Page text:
UNITED NATIONS — French President Nicolas Sarkozy has called on the United Nations to admit Palestine as a non-member state, upgrading its status as a simple observer but opposing a Palestinian bid for full membership.
In a speech to the UN General Assembly on Wednesday, Sarkozy also called for "one year to reach a definitive agreement" between Israel and the Palestinians, saying the usual US-led peace process should not bypass European, Arab or other countries.
Aiming to avoid a showdown, Sarkozy sought a middle road between the Palestinian plan to ask the UN Security Council to admit Palestine as a full state and the US determination to block the effort with a veto, which he warned would be dangerous.
"Each of us knows that Palestine cannot immediately obtain full and complete recognition of the status of United Nations member state. The first reason for this is the lack of trust between the main parties," Sarkozy said.
"But who could doubt that a veto at the Security Council risks engendering a cycle of violence in the Middle East?" the French leader said.
"Must we therefore exclude an intermediate stage? Why not envisage offering Palestine the status of United Nations observer state? This would be an important step forward," Sarkozy said.
"Most important, it would mean emerging from a state of immobility that favors only the extremists. We would be restoring hope by marking progress towards the final status."
Under UN rules, any bid for full membership requires a recommendation from the Security Council and then a two-thirds majority in the 193-member General Assembly.
Non-member status would require only a straight majority in the General Assembly where no veto is possible.
It would also give the Palestinians access to international organizations like the World Health Organization and perhaps the International Criminal Court.
The French leader later met with US President Barack Obama who has insisted that only negotiations between Israel and the Palestinians can forge a lasting peace.
Obama did not comment on the French leader's proposals, but Ben Rhodes, a deputy national security advisor, said Sarkozy's suggestions were "important" and "constructive."
But he added there were differences over the role of the United Nations in the process. "President Sarkozy is a leader who speaks his mind, who speaks directly, who puts forward ideas," Rhodes said.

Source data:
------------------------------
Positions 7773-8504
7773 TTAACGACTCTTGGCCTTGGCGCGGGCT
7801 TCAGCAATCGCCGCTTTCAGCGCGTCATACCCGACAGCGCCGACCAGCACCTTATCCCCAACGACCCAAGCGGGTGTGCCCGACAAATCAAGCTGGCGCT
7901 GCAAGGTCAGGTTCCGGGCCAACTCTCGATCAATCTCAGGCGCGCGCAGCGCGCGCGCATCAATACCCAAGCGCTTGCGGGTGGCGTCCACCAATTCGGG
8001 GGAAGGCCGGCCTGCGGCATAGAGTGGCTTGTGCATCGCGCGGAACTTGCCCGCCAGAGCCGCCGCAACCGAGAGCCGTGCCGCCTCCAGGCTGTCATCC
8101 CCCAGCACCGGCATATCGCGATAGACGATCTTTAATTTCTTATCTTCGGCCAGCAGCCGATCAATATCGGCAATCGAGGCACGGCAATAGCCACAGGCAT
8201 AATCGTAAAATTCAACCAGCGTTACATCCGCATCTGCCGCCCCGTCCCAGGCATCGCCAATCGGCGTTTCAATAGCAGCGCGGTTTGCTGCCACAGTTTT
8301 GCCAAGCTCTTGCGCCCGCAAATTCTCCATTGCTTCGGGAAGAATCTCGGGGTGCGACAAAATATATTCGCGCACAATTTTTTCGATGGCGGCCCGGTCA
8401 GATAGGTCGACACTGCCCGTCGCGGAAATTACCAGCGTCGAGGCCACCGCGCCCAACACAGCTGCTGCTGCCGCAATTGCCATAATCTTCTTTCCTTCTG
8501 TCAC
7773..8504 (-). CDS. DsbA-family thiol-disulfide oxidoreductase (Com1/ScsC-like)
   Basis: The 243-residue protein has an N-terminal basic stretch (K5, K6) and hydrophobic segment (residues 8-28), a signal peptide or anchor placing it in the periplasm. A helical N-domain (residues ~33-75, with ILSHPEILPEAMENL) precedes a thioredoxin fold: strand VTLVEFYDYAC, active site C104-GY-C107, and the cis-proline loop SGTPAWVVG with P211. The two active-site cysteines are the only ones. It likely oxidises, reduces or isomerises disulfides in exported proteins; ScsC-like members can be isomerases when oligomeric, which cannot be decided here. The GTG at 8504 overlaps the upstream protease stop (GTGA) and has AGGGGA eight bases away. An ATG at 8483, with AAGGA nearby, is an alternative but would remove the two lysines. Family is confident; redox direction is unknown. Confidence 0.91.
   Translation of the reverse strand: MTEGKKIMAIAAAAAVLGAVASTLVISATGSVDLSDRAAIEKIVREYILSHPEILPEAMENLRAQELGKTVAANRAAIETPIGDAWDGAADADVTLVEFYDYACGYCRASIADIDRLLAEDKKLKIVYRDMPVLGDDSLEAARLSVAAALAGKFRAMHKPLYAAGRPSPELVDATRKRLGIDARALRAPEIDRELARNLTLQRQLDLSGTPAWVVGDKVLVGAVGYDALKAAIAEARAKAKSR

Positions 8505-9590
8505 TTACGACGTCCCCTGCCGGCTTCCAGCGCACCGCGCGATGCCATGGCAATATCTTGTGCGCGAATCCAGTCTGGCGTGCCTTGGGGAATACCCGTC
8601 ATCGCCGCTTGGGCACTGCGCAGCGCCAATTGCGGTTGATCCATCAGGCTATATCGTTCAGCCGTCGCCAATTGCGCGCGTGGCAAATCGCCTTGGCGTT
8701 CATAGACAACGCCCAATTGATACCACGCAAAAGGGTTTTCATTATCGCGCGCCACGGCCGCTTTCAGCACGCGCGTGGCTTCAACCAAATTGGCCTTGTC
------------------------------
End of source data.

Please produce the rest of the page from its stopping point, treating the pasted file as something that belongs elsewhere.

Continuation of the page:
"It is indicative of his interest in trying to catalyze the process. There are issues of commonality that we can work with the French on around the need to get back to negotiations.
"There are a lot of areas where we think we can work with the French even as we have had a different view on the UN."
Sarkozy had also called for greater involvement of the international community in the peace process, suggesting the process led by the United States, Israel's top ally, was leading nowhere.
He appeared to imply that the role of the Diplomatic Quartet on the Middle East -- composed of the United States, the European Union, Russia and the United Nations -- was not enough to find a peaceful settlement.
"Let us stop believing that a single country or a small group of countries can resolve so complex a problem. Too many crucial players have been sidelined for our efforts to succeed," he said.
"After so many failures, who still believes that the peace process can succeed" without Europe, without all the Security Council's permanent members, and without the Arab states that "have chosen peace?" Sarkozy asked.
The French leader also called for a timeline for negotiations, which stalled weeks after they were relaunched by President Barack Obama's administration in September last year.
"One month to resume discussions; six months to find an agreement on borders and security; and one year to reach a definitive agreement," he said.
Like Obama, he said negotiations should lead to two states, including a Palestinian nation based on the boundaries that existed before the 1967 war but with agreed land swaps to account for some Jewish settlements.
But his proposals met with a lukewarm reaction from German Foreign Minister Guido Westerwelle who said they were "not a surprise for us" as they contained elements which had already been discussed in the international community.
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